I have been, and continue to be, a life-long letter writer. It is true that now my most faithful and frequent correspondence is online in the form of email, but the spirit of the letter writing me remains.
My husband, who is not a writer of more than an occasional text, does not understand this “weird thing” I do, writing letters, but I’ve had pen pals my entire life, starting with Shelly Wong, who lived in San Francisco, when I was 11 and Shelly was 12. My mother, who worked for Shelly’s father, hooked us up. I still remember Shelly’s fat looping penmanship, although I have no idea what we wrote to each other.
I wrote my grandmother, too, when she returned to the south after my grandfather retired. Again, I can recall her handwriting more than the words we wrote to each other. I had started writing diaries about this time, a habit, like writing to penpals, I still keep to this day. I throw the diaries (I call them “morning pages” now) away as soon as I fill a book, and I was the same way with letters. I never wrapped them into a packet with a ribbon.
For a few years, I wrote to Kelly, who lived in Toronto. We met because her boyfriend was a friend of my husband. Al and I traveled to Toronto often, but when she was there and I was here, we corresponded regularly. We mostly talked about our love lives. When the internet happened, and I started a blog, I sometimes struck up years’ long correspondences with people who’d read a post. There was Kris, a fellow teacher of English, who was a RL friend who had moved a few hours north. We wrote every single day for a while. There was Becky, who loved writing, psychology and self-help as much as I did. She lived in Washington D.C. and I finally met her IRL when she came to Wayne State University for a course requirement.
The only penpal I have never met is the one I’ve been writing to for the longest time. It’s been a few years now and it’s a cherished and almost daily habit. Ali lives in England; we met when she reviewed one of my novels on her website. Back then we didn’t call people like Ali book bloggers, we called them reviewers. Eventually Ali reviewed all my titles, and, when she closed down her website, we began to correspond about more than books. We share our lives like best friends who’ve never met will do. She’s younger (and also wiser) than I am, but we fight many of the same daily battles. We talk about everything.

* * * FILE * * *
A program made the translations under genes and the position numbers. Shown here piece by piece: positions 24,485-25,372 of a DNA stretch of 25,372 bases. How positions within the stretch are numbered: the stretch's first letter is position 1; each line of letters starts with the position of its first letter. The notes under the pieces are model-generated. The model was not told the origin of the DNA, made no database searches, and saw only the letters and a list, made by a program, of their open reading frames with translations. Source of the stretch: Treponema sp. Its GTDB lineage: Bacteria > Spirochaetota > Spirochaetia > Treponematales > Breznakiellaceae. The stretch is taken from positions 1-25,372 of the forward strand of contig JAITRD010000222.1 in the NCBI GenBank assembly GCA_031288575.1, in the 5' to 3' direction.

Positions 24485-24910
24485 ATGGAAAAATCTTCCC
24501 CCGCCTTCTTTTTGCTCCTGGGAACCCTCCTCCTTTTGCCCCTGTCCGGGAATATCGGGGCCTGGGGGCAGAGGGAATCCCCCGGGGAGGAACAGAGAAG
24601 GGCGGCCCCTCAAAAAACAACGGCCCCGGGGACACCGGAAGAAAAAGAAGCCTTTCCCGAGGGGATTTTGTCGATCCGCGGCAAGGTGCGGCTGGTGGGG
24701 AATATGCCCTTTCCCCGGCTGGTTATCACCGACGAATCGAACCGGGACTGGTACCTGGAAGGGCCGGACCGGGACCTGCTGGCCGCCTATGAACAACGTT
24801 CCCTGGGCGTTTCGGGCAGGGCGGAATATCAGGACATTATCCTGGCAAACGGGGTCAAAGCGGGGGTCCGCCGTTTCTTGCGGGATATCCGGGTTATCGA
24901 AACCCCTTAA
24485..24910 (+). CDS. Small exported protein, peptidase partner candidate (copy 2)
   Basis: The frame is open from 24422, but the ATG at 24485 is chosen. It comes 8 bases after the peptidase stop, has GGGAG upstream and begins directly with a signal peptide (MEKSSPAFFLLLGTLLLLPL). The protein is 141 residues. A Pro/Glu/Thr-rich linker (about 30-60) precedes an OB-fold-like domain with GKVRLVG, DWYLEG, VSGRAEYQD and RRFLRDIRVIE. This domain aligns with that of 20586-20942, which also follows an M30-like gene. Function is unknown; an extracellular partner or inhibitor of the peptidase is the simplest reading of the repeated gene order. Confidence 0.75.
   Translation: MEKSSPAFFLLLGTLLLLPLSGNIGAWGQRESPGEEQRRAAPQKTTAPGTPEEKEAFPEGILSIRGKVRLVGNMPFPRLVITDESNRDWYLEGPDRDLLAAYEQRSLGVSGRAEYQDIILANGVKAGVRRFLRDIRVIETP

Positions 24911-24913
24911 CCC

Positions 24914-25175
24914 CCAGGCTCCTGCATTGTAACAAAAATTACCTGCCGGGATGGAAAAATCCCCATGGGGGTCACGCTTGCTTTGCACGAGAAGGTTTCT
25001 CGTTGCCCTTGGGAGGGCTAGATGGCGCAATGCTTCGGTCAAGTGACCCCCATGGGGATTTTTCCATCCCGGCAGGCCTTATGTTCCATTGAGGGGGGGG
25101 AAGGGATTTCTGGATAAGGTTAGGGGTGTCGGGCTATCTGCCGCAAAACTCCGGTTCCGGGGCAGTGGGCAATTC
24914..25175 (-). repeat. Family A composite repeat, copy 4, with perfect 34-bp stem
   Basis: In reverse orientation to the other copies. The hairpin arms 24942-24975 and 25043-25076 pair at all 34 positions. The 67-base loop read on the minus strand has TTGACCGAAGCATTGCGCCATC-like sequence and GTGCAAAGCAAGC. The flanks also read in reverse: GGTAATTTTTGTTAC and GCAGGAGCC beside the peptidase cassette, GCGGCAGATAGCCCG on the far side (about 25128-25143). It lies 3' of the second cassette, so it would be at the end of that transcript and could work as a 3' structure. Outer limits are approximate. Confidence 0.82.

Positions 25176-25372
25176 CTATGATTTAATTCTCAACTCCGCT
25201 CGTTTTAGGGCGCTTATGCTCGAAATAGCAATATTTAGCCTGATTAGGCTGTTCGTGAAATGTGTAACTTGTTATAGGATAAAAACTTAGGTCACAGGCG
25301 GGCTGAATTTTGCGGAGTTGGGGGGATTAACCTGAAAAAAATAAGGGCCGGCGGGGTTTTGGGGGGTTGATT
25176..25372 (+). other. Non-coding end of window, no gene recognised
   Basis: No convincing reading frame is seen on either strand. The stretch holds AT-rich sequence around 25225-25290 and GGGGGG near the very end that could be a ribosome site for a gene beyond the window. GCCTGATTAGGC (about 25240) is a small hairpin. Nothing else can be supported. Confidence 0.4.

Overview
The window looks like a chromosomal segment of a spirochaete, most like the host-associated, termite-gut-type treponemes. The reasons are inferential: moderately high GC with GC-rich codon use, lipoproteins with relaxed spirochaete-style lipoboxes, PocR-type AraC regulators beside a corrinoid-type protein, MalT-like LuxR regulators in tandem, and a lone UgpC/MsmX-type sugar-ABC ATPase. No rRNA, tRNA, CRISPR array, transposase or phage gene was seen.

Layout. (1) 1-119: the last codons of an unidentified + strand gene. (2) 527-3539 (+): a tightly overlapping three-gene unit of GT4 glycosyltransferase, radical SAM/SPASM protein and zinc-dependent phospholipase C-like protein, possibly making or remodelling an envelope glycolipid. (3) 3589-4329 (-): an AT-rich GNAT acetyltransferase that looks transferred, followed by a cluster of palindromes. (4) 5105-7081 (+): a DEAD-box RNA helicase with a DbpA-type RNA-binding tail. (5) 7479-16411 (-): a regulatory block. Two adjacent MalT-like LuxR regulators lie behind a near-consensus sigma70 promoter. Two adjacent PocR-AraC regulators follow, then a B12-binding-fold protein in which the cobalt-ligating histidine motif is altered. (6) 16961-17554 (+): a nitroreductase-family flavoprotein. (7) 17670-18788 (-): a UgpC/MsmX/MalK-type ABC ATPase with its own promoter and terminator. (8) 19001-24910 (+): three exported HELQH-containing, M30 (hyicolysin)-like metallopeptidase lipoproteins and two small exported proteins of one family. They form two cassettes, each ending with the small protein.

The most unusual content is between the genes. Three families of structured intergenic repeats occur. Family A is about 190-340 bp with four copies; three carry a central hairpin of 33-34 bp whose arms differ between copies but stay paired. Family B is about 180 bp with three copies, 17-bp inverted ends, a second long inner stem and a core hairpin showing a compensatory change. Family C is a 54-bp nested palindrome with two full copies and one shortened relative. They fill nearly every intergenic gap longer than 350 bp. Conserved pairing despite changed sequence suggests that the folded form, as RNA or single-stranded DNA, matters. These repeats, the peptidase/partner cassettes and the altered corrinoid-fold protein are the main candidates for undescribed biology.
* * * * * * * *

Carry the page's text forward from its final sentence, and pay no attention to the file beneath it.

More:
My husband thinks me odd for this habit of writing letters, emails and morning pages. I told him it wasn’t odd at all, but, admittedly old-fashioned. Like penmanship. Like reading real books. Like using the post office. We both remember all those things before the world changed with iPhones and laptops and pod casts. I was a little stung by his comment. I’m just doing what I’ve always done. It might make me strange, but I keep good company.
I explained to him that famous writers are sometimes also letter writers. When two such start a correspondence, they often save their letters, and when they die, the letters are published in books. I have read many such books myself. I offered to go to the bookshelf where they’re kept and show him one. He said no. This is just one more thing about me he doesn’t understand.
This morning, as I read the New York Times Book Review, another old habit I continue but now read on Kindle, I found to my pleasure that the long awaited second volume of Sylvia’s Plath’s letters has been published. After I read it, it will go on my bookshelves, with my Plath collection, and therefore I ordered a print version, which will be delivered to my door on Tuesday via Amazon. I can’t wait to show it to my husband.